Tuesday, August 25, 2015

Brush Pen Review: Zebra Brush Pen FD-302-Soft-Fine

I think (THINK) this brush pen marks the last of the bunch that Jetpens sent awhile back.   I wanted to make sure they were all finished before I started releasing posts for my upcoming series, Affordable Art Supplies, where I peruse Walmart, Target, and the Dollar Tree for decent supplies.  It'll be awhile before the queue loads up more brush pen reviews, but I think I've done a pretty decent job of covering a lot of brushpen options, and I feel like this Zebra FD-302 is a good note to end on.

The Pen

The Zebra FD-302 is much narrower in body than many of the brushpens I've featured here, and is probably meant to be held the way one would hold a brush for traditional calligraphy or sumi painting- with your hand vertical and your grip light.  If you don't hold your brush this way when you ink, the FD-302 may feel a bit thin and difficult to handle.

The cap does not come with a clip, nor does the barrel come with a grip, but you can post the cap to the back of the pen.  There are no notches or barrel protrusions to prevent the pen from rolling off your desk, but I didn't really notice much of a problem while doing this test.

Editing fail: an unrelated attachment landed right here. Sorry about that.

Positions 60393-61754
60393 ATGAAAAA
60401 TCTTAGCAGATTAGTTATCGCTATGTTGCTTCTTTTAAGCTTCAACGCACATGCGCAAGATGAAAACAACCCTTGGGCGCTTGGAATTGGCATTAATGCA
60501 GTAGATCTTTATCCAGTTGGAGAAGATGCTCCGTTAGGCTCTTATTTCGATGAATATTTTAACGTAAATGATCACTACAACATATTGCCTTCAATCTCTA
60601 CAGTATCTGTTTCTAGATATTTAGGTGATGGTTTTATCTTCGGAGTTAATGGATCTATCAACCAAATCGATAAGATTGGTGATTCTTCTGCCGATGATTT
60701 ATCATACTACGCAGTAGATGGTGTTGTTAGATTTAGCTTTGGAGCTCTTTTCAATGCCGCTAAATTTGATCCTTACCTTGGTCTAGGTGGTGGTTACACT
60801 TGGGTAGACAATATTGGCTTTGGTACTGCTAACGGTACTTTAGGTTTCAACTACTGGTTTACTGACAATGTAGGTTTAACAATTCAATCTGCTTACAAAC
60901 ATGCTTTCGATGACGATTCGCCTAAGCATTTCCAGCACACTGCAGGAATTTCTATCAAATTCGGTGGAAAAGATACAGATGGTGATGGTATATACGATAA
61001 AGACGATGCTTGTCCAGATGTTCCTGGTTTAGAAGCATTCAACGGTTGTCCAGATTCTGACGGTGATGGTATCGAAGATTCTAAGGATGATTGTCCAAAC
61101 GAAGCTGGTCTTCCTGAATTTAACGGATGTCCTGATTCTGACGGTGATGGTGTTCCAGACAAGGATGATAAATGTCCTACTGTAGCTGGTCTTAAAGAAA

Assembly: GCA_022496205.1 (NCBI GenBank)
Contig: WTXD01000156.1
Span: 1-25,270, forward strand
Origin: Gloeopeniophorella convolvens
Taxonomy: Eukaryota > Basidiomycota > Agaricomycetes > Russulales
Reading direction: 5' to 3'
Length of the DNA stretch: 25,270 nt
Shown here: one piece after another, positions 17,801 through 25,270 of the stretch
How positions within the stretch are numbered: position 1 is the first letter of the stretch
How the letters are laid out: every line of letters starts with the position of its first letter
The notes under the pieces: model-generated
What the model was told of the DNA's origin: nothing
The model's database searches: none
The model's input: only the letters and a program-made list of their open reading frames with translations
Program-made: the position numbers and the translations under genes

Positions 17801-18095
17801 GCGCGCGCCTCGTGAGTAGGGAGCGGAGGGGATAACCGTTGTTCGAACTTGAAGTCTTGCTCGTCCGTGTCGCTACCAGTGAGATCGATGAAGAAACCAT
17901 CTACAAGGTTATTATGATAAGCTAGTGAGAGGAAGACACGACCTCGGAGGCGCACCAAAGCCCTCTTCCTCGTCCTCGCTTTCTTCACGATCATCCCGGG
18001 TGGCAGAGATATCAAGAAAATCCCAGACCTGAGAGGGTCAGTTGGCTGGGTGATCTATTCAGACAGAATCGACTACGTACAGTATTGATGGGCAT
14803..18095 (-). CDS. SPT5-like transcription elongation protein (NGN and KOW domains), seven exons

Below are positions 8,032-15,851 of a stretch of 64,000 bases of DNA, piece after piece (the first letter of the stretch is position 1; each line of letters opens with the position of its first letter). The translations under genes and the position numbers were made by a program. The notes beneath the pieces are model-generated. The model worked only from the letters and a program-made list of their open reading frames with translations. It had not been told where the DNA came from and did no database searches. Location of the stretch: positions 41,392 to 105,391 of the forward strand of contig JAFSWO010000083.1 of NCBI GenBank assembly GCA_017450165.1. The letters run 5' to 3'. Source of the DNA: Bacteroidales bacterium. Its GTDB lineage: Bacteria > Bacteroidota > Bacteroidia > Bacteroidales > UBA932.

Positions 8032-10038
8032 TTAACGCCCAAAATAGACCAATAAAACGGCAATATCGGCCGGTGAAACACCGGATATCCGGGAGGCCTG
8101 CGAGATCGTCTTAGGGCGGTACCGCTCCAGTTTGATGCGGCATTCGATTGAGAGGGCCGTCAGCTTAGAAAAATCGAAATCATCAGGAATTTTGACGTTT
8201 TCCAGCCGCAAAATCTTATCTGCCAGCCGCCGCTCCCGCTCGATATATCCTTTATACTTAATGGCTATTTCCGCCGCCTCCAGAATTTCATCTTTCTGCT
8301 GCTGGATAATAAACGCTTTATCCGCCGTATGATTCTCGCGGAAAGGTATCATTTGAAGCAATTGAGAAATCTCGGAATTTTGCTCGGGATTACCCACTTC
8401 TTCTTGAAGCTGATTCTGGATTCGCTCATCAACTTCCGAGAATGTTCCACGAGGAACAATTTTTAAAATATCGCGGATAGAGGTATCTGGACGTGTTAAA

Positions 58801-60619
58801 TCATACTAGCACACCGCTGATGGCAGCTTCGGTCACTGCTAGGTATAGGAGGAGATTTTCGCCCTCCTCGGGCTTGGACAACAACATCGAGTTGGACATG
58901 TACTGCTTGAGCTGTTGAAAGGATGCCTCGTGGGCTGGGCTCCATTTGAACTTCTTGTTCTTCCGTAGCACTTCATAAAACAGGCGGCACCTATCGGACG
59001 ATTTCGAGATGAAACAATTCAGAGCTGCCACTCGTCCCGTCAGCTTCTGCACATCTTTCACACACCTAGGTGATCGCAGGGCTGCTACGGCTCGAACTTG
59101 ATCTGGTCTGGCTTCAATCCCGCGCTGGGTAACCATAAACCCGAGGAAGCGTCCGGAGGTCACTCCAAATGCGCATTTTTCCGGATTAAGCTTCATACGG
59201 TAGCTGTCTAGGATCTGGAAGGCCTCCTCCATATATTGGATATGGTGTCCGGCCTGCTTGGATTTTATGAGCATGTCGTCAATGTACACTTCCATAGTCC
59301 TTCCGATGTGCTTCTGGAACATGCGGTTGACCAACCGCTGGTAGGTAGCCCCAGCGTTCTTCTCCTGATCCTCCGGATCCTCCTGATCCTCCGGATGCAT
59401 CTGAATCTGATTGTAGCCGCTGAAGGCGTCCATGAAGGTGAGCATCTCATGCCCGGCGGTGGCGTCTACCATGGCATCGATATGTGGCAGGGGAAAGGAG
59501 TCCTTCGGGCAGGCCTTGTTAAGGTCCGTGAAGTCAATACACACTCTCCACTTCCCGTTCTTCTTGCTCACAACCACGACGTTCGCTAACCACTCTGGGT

The Zebra Brush Pen FD-302 in Soft and Fine has a fairly large brush for it's size.

From Left to Right:  Kuretake Fudegokochi (Regular), Kuretake No. 33 (recently reviewed!), and the Zebra FD- 302 in Soft-Fine.
As you can see, the FD-302 is between the Fudegokochi and No. 33 in size, about the size of a Pilot Pocket Brush in Soft.  It's a little softer than the Pilot Pocket Brush as well, but not overly soft. 

Zebra Brush Pen FD-302: $4.95
Kuretake Fudegokochi: $2.80
Pilot Pocket Brush Soft: $5.00
Kuretake No. 33: $3.30

From left to right:  Kuretake Fudegokochi, Kuretake No. 3, Zebra FD-302

Unlike the No. 33, the FD-302 Soft-Fine doesn't really have anywhere for your hand to rest, so I tended to choke up on the barrel, which made it even harder to ink with.  You could solve this issue easily, as the FD-302 is about as thick as a pencil, so you could use your favorite pencil grip.

From Left to Right:  Kuretake Fudegokochi, Kuretake No. 3, FD-302

If you find the Kuretake No. 6 and the Kuretake No. 33 are too soft or too large a brush, the FD-302 might be a great solution for larger lines and more variety in lineweight.

The Field Test

The nib is VERY soft, which makes it a little difficult to use, given how narrow the pen's body is.  This can make for very expressive lines, if you can manage the fine motor control.

The Verdict

Some of the reviews on Jetpens aren't very positive, but this brushpen wasn't bad.  If I had a more gestural style, this pen would be pretty great.  As it is, I still really like it, but the size of the barrel makes it difficult for me to hold it unmodified.  I'll have to add one of my favorite pencil grips so I don't have to clench the FD-302 so tightly.